The chief link between the Kabbah administration and the Kamajors was Deputy Minister of Defence Samuel Hinga Norman, who was also leader of the Kamajors. Within a short period of time, the stature of the Kamajors rose from ethnic hunters" to quasi-national army. Their growing confidence in dealing with rebels impelled the Kamajors to confront other civic associations, particularly in the North, but also in Bo, Kenema, and Zimmi. Corporal Gborie, who announced that the military had seized power in May 1997, accused the Kabbah administration of "crying down the army," and of "tribalism." Inevitably, one of the first acts of the junta was to outlaw the Kamajors, who in turn indicated their desire to mobilize 35,000 of their number for a march on Freetown to oust the renegade soldiers. Until that moment, for much of the war, the citizens of Freetown had been relatively insulated from the excesses to which the RUF had been subjecting the people of the provinces, in particular, those to the east and south.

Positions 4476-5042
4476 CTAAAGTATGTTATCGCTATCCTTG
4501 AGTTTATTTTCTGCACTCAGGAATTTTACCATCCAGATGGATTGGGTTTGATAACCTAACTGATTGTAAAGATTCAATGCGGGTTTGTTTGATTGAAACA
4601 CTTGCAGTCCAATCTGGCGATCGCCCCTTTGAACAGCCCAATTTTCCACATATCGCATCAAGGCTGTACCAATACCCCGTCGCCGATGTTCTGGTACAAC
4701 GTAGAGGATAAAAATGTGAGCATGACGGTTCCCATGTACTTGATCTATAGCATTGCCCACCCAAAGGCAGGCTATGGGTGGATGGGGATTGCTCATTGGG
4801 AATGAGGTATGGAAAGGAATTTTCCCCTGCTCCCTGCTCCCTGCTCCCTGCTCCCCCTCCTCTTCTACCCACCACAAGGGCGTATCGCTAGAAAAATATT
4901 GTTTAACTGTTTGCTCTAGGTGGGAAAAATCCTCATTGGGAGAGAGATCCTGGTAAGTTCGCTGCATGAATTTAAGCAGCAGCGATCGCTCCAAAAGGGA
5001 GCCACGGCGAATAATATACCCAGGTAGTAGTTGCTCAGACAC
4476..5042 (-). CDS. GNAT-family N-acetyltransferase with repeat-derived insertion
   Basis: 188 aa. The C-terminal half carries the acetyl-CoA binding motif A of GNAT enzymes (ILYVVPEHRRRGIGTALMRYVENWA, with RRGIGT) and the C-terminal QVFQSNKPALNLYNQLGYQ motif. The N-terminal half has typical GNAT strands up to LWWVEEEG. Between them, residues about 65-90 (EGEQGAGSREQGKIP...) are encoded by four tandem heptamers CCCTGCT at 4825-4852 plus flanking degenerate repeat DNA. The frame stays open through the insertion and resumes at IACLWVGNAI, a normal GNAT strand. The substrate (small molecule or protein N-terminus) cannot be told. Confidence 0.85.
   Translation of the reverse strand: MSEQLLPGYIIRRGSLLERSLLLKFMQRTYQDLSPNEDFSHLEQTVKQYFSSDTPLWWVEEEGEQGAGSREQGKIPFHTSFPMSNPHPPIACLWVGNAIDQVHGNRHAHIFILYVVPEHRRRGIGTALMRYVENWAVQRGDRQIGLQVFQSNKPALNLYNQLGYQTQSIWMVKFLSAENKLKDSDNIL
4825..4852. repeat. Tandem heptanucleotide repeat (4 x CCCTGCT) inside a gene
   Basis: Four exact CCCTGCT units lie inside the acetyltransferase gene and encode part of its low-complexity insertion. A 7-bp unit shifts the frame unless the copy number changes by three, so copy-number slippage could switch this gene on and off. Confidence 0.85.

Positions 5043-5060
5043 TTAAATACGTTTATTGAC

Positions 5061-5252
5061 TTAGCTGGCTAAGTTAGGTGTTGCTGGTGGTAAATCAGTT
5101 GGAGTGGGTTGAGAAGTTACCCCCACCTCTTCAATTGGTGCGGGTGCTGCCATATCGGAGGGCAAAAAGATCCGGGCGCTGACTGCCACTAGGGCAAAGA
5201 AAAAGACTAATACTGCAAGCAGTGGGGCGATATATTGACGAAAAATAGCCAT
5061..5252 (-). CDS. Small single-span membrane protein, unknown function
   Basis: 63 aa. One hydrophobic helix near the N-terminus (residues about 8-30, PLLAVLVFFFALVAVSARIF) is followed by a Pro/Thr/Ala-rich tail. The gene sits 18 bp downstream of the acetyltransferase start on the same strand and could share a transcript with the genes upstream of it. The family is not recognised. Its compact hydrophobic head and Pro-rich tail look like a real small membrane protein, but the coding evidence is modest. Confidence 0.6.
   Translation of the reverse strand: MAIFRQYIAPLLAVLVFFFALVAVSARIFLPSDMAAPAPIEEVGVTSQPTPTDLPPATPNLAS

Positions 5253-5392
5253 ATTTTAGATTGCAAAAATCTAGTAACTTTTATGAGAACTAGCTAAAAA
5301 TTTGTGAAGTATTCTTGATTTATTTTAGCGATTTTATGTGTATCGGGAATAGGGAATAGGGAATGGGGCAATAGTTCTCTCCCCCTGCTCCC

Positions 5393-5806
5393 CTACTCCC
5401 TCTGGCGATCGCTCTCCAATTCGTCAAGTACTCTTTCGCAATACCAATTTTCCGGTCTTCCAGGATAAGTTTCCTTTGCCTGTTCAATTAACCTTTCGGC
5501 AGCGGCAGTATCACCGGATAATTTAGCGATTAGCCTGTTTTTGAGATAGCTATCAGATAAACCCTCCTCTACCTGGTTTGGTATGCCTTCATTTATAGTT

Kabbah was not the first to utilize an ethnic-based fighting force to govern the country. In the early 1970s, faced with a series of attempted coups, Stevens (with the help of Cuba) established the dread Internal Security Unit (ISU), later renamed the Special Security Division (SSD). This unit was used to put down demonstrations by students and trade unionists, as well as to confront rebellious elements within the army. The 1970s and '80s witnessed a number of clashes between the army and the SSD, including a potentially bloody confrontation in the National Stadium in 1976. Stevens' grip on both forces helped contain SSD-army conflicts so that these tensions and jealousies never became a major security concern. At this time, senior officers in both the army and the SSD were incorporated into the power structure of the Congress, as members of the ruling party. Not surprisingly, the threat of intervention came, generally, not from senior officers, but from military subaltern groups consisting of junior officers and noncommissioned officers, who felt a sense of exclusion and comradeship with the lumpen elements within the RUF and the sobels.